A two-year turnround programme at National Express is nearing completion, with the public transport group boasting margins that were in line with competitors’ last year and predicting volume growth across its divisions in 2012.
“We’ve done a lot of work to rebuild our reputation and balance sheet and that puts us in a good position,” said Dean Finch, who was drafted in as chief executive in late 2009, after the group forfeited its contract to run the lossmaking East Coast rail franchise and faced up to soaring net debt.
Mr Finch on Wednesday pointed to an 8 per cent increase in the full-year dividend for 2011, to 9.5p, paid from earnings outside the group’s diminished rail division. Revenue grew 5.3 per cent to £2.2bn, while earnings per share increased 14 per cent to 27p.
Profit before tax, at £180.2m against £160.5m in 2010, was helped by continued cost-cutting and rationalisation of bus and coach networks, as well as stronger yields across its UK coach and bus divisions and its North American and Spanish operations.
Passenger numbers grew in Spain in spite of the country’s economic problems, a trend the company expects will continue across its markets this year as customers seek cheaper travel amid higher fuel prices and squeezed household budgets.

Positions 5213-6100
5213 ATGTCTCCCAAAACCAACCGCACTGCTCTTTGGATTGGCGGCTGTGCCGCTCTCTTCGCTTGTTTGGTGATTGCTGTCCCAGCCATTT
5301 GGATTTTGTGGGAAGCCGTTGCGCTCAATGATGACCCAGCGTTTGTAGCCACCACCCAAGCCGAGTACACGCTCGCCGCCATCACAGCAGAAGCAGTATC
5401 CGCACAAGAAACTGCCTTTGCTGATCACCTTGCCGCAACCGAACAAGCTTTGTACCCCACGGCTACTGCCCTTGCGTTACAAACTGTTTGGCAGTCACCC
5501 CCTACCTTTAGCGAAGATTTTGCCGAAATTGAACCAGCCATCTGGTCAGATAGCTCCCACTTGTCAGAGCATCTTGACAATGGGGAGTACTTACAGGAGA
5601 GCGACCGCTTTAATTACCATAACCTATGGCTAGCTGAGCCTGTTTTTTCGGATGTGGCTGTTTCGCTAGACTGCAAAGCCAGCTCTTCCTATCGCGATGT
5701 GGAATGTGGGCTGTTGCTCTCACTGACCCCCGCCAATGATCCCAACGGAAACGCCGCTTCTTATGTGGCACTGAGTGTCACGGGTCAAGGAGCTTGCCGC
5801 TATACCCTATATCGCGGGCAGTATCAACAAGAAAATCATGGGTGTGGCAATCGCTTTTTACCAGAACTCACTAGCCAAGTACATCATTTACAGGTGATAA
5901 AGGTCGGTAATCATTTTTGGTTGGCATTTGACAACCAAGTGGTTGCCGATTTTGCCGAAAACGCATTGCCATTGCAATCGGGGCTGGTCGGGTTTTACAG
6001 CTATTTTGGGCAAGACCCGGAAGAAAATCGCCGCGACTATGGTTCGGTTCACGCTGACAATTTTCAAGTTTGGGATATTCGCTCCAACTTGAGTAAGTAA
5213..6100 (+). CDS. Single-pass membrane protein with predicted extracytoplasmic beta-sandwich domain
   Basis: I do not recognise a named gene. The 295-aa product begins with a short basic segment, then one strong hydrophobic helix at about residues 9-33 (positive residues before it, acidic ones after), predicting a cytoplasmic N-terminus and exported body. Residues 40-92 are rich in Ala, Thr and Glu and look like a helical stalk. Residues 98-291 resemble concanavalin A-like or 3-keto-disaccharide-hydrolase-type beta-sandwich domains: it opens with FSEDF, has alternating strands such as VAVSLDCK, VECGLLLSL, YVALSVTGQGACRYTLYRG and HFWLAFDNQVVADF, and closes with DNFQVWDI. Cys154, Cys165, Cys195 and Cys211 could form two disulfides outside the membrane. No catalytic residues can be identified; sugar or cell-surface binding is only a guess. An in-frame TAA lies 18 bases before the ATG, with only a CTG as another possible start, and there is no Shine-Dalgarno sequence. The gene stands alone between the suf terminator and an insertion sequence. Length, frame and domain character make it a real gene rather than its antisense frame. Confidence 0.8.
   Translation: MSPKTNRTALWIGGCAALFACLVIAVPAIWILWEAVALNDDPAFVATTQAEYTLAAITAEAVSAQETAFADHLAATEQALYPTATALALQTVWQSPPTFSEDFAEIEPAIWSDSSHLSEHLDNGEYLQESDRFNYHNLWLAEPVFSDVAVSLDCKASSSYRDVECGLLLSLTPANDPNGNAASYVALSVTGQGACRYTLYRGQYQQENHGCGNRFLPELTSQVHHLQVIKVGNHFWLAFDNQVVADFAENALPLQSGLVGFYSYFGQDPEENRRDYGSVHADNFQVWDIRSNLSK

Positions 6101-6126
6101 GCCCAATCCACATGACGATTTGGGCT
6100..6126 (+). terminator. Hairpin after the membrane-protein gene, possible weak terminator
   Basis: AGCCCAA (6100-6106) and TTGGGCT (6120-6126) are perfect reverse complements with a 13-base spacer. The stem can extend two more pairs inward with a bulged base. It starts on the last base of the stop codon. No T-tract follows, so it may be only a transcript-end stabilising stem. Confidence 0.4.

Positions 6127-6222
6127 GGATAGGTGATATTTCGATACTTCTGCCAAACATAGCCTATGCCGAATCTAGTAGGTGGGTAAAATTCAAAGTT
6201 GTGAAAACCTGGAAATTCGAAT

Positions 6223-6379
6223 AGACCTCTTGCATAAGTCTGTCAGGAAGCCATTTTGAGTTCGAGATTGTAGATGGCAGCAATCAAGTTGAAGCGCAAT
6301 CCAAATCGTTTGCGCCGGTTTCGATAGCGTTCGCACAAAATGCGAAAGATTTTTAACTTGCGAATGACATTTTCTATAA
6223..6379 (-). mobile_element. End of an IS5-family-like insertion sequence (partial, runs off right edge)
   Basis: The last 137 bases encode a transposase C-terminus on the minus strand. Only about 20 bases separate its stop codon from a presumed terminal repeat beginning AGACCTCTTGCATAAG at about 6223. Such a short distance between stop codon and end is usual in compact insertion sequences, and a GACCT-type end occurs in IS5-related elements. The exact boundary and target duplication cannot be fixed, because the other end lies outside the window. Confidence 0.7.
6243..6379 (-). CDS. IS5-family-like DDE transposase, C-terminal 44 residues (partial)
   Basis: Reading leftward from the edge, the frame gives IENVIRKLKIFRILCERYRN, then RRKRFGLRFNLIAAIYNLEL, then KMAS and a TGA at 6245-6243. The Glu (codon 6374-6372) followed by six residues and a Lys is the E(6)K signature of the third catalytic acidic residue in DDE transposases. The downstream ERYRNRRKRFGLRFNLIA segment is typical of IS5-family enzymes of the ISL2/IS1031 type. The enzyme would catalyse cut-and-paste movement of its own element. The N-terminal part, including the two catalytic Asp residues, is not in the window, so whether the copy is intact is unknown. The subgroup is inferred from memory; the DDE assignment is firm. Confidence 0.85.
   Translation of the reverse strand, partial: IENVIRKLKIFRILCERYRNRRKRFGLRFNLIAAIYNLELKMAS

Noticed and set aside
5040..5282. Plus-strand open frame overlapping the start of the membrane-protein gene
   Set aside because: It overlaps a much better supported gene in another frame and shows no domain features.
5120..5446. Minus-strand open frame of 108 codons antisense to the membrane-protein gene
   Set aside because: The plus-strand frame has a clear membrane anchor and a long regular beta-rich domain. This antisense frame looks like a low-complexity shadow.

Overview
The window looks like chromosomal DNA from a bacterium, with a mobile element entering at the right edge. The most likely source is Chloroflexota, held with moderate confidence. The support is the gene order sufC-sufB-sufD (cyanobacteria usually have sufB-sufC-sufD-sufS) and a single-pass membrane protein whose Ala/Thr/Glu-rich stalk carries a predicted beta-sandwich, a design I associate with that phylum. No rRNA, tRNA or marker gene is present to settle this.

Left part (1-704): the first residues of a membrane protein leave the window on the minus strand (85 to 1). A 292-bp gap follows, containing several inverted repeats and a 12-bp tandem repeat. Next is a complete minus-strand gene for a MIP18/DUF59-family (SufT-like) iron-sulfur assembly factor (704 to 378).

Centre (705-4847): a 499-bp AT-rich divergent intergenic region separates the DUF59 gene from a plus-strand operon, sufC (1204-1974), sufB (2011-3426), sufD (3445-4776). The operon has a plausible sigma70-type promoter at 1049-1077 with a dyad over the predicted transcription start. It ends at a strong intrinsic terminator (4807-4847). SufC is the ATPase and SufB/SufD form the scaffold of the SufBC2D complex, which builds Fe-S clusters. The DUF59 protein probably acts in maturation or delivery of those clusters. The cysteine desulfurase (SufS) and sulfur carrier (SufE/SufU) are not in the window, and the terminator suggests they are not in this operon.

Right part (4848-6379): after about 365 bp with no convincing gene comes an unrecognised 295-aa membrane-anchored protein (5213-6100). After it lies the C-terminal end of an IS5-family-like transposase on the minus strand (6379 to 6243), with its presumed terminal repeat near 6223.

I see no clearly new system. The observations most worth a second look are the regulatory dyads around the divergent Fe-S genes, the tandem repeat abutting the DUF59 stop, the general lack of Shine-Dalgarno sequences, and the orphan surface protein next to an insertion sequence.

Karl Burns, an analyst with Shore Capital, said that the group was “now in the next phase”, looking to reap the benefits of the past two years’ work. And while he is bearish on the UK market for bus and rail, he argued that investors were undervaluing National Express’s business.
“The Spanish operation has proven fairly resilient, the local economy in the West Midlands [where the bulk of the group’s buses operate] is doing pretty well, and they’re moving on from self-help,” he said.
In North America, the company’s takeover of school bus group Petermann is taking longer than expected to complete, but Mr Finch said he expected regulatory clearance in the next few months.
The shares closed up 5.5 per cent at 223.5p.
● FT Comment
Given the unpredictability of UK rail franchise wins, particularly in the coming years when foreign state-backed groups are eager to get in on the action, pricing future rail profits into a transport group’s share price is a dangerous game. That makes National Express appealing, given that its shares (taking account of a dim future for rail) trade at 9.4 times 2012 earnings compared with 11 times at Stagecoach. Moreover, even if the market has given up on rail, management hasn’t, spending more than £9m already on preparations to bid for three upcoming contracts. With the revived bus and coach business now fuelling earnings and dividend growth, any win would be the icing on the cake.
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